Sadie jumps into the organizing chair, giving suggestions worthy of Peridot’s title “Donut Master.” She comes up with a series of steps, manages to get Mayor Dewey’s permission, and receives a one-week planning timeframe. They jump into auditions next, and though everyone’s enthusiastic, no one seems too fixated on what roles they want to play (besides Amethyst, who really wants to be a shell necklace used as a prop). Steven, as the most handsome human Peridot knows, gets propositioned to play Pierre, and Pearl becomes Paulette. Lapis is elected to play Percy even though she doesn’t think she’s actually as cool as the character is.

After the auditions, it’s time for props. Lapis and Peridot make the actors create the props, though they soon find they need to give more direction or they’ll get a bunch of junk they can’t use. The sets and props become amalgams of what people can make and bring from home.

Finally, the rehearsals start. Everyone’s struggling a little, from people who can’t get their lines right to actors trying to destroy the props (well, Onion trying to destroy the props). But most of all, everyone seems to be awkwardly going through the motions, and Lars keeps shrieking “BOO!” because of how unlike his original story everything’s going. Soon they come up with some ideas about making the presentation more their own so their characters won’t be so awkward, and to help with the lack of chemistry between Percy (Lapis) and Pierre (Steven), Connie comes up with a unique idea… .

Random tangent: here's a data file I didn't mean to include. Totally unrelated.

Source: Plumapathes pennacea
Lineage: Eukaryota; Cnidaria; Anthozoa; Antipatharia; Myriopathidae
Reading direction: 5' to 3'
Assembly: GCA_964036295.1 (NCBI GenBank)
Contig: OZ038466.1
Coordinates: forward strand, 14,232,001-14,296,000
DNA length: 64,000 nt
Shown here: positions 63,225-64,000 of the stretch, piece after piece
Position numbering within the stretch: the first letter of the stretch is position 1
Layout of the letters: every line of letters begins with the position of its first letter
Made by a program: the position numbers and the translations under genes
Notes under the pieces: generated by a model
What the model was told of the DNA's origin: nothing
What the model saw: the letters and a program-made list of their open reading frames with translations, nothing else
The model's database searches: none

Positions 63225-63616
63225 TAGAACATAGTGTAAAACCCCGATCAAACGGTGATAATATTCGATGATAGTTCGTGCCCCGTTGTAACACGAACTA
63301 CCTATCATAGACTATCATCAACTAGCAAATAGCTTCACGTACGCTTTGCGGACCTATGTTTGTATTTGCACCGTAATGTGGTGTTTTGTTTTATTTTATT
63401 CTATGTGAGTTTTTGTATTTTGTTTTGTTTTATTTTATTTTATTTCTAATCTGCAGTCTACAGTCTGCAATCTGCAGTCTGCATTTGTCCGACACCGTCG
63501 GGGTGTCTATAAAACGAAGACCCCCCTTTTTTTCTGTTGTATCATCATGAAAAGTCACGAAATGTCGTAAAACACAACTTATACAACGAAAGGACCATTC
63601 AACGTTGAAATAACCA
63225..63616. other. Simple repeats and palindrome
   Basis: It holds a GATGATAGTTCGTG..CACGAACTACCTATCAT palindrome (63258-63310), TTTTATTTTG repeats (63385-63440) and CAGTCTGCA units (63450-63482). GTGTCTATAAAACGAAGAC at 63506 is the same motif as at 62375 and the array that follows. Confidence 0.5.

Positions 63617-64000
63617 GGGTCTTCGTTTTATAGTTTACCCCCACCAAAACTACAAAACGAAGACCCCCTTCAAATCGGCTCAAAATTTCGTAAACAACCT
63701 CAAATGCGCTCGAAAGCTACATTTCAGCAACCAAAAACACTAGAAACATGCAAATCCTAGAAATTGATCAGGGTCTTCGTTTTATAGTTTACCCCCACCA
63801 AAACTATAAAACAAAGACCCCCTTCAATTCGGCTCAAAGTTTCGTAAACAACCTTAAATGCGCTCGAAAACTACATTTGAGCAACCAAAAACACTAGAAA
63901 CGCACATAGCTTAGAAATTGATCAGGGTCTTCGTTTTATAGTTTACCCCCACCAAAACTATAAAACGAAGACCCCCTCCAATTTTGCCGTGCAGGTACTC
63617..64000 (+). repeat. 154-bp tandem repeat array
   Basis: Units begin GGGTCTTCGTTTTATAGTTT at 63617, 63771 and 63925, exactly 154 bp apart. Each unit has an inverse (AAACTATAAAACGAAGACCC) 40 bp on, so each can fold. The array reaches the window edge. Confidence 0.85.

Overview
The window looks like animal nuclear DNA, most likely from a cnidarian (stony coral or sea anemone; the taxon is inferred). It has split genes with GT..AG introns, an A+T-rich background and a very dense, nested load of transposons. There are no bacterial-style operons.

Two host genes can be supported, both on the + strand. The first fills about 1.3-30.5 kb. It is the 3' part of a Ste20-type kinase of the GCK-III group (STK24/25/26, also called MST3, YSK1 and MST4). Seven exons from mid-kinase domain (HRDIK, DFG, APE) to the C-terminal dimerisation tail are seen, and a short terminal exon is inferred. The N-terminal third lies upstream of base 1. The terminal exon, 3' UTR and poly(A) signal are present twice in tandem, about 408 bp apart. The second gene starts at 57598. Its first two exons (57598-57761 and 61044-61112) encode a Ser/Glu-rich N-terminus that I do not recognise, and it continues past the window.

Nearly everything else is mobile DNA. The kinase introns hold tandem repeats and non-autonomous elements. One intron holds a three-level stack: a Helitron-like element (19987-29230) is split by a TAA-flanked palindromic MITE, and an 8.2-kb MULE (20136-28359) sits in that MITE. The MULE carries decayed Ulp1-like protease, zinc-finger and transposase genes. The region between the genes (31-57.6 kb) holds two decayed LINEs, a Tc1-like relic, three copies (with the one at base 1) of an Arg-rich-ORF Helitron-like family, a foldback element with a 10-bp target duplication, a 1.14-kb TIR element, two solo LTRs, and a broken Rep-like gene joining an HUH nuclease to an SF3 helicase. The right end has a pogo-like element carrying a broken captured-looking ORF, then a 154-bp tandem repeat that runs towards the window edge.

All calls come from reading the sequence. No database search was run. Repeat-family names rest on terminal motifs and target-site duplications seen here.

She suggests Lapis and Steven should fuse!

Well, that’s a controversial statement. Peridot’s against it because she thinks their actions are enough to show their affection and they don’t need fusion, and Garnet is opposed to fusion as a stage trick. But Connie isn’t suggesting it willy-nilly; she thinks they’ll need something big to really emphasize the characters’ connection, and Amethyst thinks it’d make them seem “strong.” But then everyone has ideas on how to change the story or characters, and the core creators of the production are split on how to feel about it.

The blessing is given to include more personal interpretation into the characters. Most importantly, though, Peridot decrees that the fusion at the end needs to be a fake fusion. Lapis isn’t up for fusion, though she refuses to say so and ruin everyone else’s time. Peridot believes this is a good compromise, but Lapis is still nervous. She keeps it to herself and the rehearsals continue.